Layered Onion Casserole from CannaraClick to Play

Layered Onion Casserole from Cannara

Parmigiana di Cipolla di Cannara

Mary Ann Esposito

Cannara, a small town near the ceramic center of Deruta, is known as the onion capital of Italy, and many traditional dishes from antipasto to main courses feature the humble onion as the central ingredient. So revered are the onions of Cannara that every September La Festa della Cipolla (The Onion Festival) is held, and visitors can get their fill of all sorts of delicious onion dishes. My favorite is this exquisite fried onion and ragu casserole laced with a velvety cream sauce. The dish should be prepared in stages to make the final assembly easy. I make the cream sauce and the ragu several days ahead and refrigerate them. The onions are cooked just before the final assembly. The ragu recipe can be found here.

Serves 6 to 8

INGREDIENTS

RAGU SAUCE
1/4 pound pancetta in 1/4-inch slices
1 small red onion, peeled and quartered
1 medium carrot, peeled and quartered
1 medium rib celery, quartered
2 tablespoons Extra Virgin Olive Oil
1/2 pound skirt steak or chuck blade steak, coarsely ground
1/2 pound boneless veal shoulder, coarsely ground
1/2 pound boneless pork loin, coarsely ground
1/2 to 1 teaspoon fine sea salt
Pinch ground nutmeg (Optional)
1/4 teaspoon ground black pepper
1 tablespoon tomato paste
1/2 cup dry red wine
1/2 cup milk or cream

CREAM SAUCE
4 tablespoons unsalted butter
1/4 cup flour
4 cups milk
1 teaspoon salt
1/4 teaspoon freshly ground nutmeg
FILLING
2 pounds Spanish onions, peeled and cut into 1/4-inch thick rings
5 tablespoons flour
1 to 1 1/2 cups vegetable oil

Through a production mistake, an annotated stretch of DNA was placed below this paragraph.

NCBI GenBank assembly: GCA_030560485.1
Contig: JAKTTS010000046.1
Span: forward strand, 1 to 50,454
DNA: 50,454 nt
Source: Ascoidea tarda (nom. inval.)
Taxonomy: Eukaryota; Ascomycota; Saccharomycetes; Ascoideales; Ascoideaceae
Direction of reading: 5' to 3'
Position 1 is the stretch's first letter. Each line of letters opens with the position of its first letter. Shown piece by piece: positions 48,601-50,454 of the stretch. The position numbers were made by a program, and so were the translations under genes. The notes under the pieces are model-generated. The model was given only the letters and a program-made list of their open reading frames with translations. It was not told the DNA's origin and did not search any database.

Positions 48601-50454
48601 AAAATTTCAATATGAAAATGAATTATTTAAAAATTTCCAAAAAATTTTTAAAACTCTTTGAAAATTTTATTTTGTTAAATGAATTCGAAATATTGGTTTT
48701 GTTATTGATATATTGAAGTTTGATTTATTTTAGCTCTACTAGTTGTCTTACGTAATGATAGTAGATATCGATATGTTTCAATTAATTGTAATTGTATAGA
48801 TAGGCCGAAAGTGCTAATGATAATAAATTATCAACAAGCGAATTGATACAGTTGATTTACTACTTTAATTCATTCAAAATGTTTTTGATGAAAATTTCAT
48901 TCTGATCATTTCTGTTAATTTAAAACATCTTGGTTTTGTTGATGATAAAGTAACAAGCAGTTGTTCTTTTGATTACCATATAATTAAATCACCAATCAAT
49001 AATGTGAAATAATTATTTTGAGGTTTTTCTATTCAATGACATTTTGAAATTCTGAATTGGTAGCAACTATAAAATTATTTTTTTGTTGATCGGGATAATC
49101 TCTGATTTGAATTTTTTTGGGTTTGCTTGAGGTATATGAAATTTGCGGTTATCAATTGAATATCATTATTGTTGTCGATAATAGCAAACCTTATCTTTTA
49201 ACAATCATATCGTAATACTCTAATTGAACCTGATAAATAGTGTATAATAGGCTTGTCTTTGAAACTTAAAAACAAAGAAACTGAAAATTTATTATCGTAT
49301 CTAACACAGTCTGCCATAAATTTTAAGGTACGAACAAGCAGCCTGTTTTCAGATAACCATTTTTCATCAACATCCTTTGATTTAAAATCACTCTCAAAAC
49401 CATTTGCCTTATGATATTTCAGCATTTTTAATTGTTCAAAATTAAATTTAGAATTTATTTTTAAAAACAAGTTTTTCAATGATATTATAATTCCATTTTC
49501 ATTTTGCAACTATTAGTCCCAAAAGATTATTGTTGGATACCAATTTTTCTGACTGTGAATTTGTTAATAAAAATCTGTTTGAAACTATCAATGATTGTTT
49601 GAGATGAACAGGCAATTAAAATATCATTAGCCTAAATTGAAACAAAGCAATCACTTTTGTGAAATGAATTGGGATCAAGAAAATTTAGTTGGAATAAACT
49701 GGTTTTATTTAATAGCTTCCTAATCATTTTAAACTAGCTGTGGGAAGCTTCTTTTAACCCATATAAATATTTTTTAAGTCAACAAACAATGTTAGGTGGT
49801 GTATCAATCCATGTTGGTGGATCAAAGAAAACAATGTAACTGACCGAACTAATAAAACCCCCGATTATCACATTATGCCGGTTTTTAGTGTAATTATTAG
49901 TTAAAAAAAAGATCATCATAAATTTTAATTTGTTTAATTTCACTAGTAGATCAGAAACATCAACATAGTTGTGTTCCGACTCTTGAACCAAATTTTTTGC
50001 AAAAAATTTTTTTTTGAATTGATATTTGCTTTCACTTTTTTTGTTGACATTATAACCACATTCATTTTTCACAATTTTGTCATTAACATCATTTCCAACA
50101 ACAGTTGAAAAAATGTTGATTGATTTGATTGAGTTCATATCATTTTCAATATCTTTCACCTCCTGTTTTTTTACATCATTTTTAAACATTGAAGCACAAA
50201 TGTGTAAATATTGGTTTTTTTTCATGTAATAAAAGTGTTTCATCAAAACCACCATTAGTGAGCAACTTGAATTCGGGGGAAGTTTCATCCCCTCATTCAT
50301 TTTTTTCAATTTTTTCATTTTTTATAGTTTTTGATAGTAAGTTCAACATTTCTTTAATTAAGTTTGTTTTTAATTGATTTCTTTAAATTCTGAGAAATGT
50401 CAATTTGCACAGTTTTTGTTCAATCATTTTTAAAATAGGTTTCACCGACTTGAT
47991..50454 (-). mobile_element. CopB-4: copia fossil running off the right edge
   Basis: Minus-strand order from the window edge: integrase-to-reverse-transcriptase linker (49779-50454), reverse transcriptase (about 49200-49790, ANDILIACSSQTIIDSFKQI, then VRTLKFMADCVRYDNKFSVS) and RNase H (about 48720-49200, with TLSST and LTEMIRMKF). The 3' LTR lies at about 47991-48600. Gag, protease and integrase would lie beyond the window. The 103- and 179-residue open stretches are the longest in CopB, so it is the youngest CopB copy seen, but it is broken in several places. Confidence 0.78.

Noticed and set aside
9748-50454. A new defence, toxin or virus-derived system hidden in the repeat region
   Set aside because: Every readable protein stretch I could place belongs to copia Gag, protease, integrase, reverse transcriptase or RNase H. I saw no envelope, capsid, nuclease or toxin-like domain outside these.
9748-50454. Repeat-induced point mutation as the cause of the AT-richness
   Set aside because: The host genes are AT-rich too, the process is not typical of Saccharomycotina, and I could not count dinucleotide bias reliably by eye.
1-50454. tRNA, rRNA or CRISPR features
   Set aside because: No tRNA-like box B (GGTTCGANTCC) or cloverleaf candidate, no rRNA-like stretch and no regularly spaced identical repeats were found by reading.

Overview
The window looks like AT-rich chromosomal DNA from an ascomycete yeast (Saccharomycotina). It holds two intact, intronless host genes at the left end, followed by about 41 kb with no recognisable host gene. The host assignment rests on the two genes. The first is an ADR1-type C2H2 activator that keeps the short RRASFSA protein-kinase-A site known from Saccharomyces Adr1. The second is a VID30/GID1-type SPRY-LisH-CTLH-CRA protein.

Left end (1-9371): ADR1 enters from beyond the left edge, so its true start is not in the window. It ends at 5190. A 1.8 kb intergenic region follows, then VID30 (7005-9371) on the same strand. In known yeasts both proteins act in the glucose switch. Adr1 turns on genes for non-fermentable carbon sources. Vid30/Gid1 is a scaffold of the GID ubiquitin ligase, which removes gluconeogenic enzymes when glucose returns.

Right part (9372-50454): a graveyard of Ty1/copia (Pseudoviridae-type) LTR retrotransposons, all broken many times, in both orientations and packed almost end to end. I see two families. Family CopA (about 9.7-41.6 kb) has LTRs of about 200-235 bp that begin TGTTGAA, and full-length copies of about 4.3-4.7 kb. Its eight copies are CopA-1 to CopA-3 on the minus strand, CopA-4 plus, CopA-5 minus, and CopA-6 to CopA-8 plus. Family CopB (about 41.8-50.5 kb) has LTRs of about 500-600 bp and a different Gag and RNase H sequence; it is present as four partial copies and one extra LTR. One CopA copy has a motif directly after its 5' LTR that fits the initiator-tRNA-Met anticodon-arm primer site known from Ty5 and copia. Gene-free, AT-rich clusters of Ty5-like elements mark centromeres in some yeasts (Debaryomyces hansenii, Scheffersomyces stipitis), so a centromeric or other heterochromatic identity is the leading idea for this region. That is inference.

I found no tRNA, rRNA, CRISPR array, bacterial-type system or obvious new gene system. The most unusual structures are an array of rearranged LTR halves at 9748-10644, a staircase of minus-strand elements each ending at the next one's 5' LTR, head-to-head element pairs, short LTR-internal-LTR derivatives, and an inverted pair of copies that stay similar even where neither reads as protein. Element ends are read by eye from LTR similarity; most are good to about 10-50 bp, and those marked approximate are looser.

8 ounces mozzarella cheese, diced
6 tablespoons grated Parmigiano-Reggiano cheese

DIRECTIONS

Follow the directions for making the ragu and set aside if assembling the dish that day, or refrigerate the ragu for up to 5 days for later assembly.

To make the cream sauce: Melt the butter in a 2-quart saucepan over medium heat. Stir in the flour and cook until the mixture is smooth but not browned. Slowly pour in the milk and continue to cook, stirring frequently, until the sauce thickens enough to coat the back of a spoon. Remove from the heat and stir in the salt and nutmeg. Cover the pot and set aside or refrigerate the sauce if you are planning to make the casserole a few days later.

Have ready 2 baking sheets lined with paper towels.

Place the onion rings in a large paper bag with the flour. Close the bag and shake it to lightly coat the rings.

Heat 1 cup of vegetable oil in a heavy-duty pot or sauté pan. When the oil begins to shimmer, add the onions in batches and brown on both sides. As they brown, remove them to the paper-lined baking sheets. Add more oil as needed to cook all the onions.

Preheat the oven to 350°F.

Spread 1/2 cup of cream sauce in the bottom of a 13 × 8 1/2 × 2-inch casserole or similar dish.

Spread 2 cups of ragu over the cream sauce. Spread one-third of the onions over the ragu, one-third of the mozzarella over the onions, 1/2 cup of cream sauce over the mozzarella, and 2 tablespoons of Parmigiano-Reggiano over the mozzarella. Continue, making 2 more layers in the same manner. Pour the remaining cream sauce over the casserole.

Bake, uncovered, for 30 to 35 minutes, or until it is bubbly and hot. Serve immediately.

This recipe is featured on show 1206 - Parmigiano di Cipolla.

This recipe is from Ciao Italia in Umbria by Mary Ann Esposito, published by St. Martin's Press in 2002.

item recipe is featured in Episode 1206 of Season 12.

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